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MetroPCS Wireless begins service in L.A. area today

The Dallas-based regional provider offers prepaid calling and other options, though with coverage gaps.

September 19, 2007|James S. Granelli | Times Staff Writer

Regional wireless company MetroPCS Wireless Inc. will launch service in greater Los Angeles today, bringing its low-priced prepaid plans for unlimited calling and text messaging to an area encompassing 11 million people.

The Dallas company offers monthly flat-rate plans ranging from $30 for unlimited local calling to $50 for unlimited nationwide calls, Internet, e-mail, and text and picture messaging.

One hitch: You have to call from the company's wireless territory or you face roaming and long-distance charges of 49 cents to 79 cents a minute.

It's not always easy to tell when you're inside MetroPCS territory. The company's coverage has some gaping holes, including areas such as Beverly Hills, Santa Monica and most of the coastal cities where it has yet to install antennas or doesn't plan to serve any time soon.

That means you could lose your calls when you visit someone or ride along the freeways from the San Fernando Valley to Irvine and inland to Redlands.

The company says it won't be trying to pull the wool over anybody's eyes. Agents at the six MetroPCS stores and 400 authorized retail shops in Southern California will have coverage maps and will warn against buying a plan if you live or work in an area without coverage.

"This is our ninth major market, and the most important thing we do is to discern what is not covered," said Thomas C. Keys, the company's president. "We believe in honesty."

By the end of next year, the company expects to fill most of the holes and cover 15 million residents in greater L.A. It grew in San Francisco, Sacramento, Dallas, Detroit and other metropolitan areas in a similar way.

More important, perhaps, the company is bringing more competition to the area and could influence the prices charged by the nation's bigger carriers, particularly on price leaders Sprint Nextel Corp. and T-Mobile USA.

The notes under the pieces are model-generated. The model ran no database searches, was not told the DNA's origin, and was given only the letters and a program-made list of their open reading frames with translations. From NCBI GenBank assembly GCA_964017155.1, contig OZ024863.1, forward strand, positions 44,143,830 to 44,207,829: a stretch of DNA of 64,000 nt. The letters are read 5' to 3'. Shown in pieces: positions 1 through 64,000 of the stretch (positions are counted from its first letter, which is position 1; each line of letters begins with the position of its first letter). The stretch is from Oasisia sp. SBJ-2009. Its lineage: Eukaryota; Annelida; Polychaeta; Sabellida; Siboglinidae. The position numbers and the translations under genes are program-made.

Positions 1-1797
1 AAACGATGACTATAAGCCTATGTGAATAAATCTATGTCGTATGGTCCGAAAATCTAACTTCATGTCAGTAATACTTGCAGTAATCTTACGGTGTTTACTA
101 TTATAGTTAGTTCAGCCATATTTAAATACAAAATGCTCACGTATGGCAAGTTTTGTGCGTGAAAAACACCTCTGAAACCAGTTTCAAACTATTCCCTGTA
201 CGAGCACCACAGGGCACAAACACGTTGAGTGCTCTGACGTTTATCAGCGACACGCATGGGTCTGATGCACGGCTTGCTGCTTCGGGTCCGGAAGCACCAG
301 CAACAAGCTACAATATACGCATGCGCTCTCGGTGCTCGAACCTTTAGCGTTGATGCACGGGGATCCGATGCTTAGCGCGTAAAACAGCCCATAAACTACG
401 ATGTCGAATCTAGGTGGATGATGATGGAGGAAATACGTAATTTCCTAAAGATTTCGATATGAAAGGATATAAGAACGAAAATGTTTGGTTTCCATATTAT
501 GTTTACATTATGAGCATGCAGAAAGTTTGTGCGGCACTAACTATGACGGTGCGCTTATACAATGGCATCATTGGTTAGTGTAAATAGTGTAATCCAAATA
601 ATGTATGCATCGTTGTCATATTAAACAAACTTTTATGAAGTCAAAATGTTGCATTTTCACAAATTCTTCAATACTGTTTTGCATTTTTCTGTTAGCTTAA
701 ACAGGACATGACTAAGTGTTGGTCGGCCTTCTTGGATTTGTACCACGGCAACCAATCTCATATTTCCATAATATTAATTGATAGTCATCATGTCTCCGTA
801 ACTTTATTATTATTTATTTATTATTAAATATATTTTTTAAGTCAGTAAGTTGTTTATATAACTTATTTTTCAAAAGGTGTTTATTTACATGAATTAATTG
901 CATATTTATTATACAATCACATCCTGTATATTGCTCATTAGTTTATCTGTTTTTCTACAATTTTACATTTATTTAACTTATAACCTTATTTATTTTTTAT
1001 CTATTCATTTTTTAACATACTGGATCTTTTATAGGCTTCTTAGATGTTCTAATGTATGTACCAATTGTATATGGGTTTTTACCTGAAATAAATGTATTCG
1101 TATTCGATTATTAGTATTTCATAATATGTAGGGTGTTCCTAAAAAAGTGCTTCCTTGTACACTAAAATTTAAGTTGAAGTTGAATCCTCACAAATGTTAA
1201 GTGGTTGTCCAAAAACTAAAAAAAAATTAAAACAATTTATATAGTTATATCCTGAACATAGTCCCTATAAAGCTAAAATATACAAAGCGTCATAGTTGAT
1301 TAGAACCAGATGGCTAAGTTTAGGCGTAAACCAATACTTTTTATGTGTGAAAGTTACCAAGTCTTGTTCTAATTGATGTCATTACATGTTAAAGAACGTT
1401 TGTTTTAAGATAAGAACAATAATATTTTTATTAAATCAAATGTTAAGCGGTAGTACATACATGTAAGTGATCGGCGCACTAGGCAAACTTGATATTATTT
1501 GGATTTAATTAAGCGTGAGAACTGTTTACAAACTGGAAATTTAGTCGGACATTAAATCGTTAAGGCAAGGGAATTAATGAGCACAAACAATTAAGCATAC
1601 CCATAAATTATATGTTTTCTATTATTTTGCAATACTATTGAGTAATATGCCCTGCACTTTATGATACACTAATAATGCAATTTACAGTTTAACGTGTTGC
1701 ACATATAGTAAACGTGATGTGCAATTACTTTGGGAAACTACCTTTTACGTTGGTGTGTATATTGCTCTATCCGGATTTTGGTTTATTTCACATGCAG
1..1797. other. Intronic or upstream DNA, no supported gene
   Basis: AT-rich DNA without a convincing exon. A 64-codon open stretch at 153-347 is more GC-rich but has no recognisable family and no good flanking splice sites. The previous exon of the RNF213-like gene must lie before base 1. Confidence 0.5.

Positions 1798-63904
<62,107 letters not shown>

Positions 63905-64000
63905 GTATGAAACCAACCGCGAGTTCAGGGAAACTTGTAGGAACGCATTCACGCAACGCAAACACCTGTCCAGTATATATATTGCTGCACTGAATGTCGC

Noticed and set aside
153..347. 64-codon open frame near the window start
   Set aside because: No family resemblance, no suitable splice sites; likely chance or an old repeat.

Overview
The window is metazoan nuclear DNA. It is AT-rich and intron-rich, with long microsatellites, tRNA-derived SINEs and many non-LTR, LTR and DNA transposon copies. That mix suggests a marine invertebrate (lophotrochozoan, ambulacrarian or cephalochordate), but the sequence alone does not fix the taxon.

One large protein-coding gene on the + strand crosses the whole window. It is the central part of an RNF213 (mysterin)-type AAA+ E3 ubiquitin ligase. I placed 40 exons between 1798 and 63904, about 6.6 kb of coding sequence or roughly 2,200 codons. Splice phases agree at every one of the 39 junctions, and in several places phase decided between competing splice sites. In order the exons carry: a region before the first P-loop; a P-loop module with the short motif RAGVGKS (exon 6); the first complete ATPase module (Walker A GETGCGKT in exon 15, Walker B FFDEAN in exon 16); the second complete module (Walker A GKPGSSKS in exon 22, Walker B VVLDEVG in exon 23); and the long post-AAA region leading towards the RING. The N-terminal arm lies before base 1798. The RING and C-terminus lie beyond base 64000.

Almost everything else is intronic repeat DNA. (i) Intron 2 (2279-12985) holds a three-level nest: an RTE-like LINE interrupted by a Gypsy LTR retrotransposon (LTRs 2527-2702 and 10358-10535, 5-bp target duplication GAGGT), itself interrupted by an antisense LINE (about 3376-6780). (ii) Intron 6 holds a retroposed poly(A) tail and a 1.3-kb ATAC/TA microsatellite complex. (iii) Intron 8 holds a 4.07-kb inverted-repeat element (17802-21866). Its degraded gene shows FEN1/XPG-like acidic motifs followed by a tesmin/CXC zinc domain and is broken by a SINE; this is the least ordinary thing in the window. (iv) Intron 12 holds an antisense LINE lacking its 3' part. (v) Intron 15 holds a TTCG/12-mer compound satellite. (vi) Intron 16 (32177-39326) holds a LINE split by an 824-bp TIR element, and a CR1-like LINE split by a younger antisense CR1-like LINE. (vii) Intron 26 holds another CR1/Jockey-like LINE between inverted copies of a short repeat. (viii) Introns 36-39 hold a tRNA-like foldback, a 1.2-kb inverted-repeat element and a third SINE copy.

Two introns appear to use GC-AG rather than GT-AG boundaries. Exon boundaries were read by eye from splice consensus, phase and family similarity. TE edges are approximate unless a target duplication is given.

T-Mobile has long been a leader in prepaid phone services and isn't likely to give up market share easily, analysts said. Sprint's Boost Mobile unit has a $55 unlimited plan with a calling zone ranging from Santa Barbara to the Mexican border and from the Pacific Ocean to the eastern state line.

MetroPCS should attract those who don't have service now, especially poorer people and those with little or no credit, said Michael J. King, a wireless research director at Gartner Inc.

As with typical prepaid plans, there are no contracts and no credit checks.

"MetroPCS is not going to find instant runaway success, but it's done pretty well in markets it's entered, including San Francisco," King said. "It's one more competitor, and it'll force others to get more competitive."

Like rival Leap Wireless International Inc., a San Diego firm that operates the Cricket and Jump Mobile brands, MetroPCS focuses on flat-rate and unlimited plans.

"If you want to use 43,200 minutes next month, you can do that," Keys said. Many of MetroPCS' 3.5 million customers use more than 2,000 minutes a month, he said. Ring tones and other third-party downloads are paid for separately.

Los Angeles is the company's biggest target so far, accounting for 25% of its footprint nationwide, said analyst David W. Barden at Banc of America Securities. Expectations are high.

MetroPCS' financial results for the quarter could not only reveal how receptive L.A. is, he said, but also could provide a chance to "calm concerns that the sub-prime worries . . . and the follow-through effect on the general economic climate" won't hinder growth.

MetroPCS is trying to double its growth by buying Leap, but its initial offer to pay $5 billion in stock was rejected by Leap directors as too low. Barden said talks were likely to continue.


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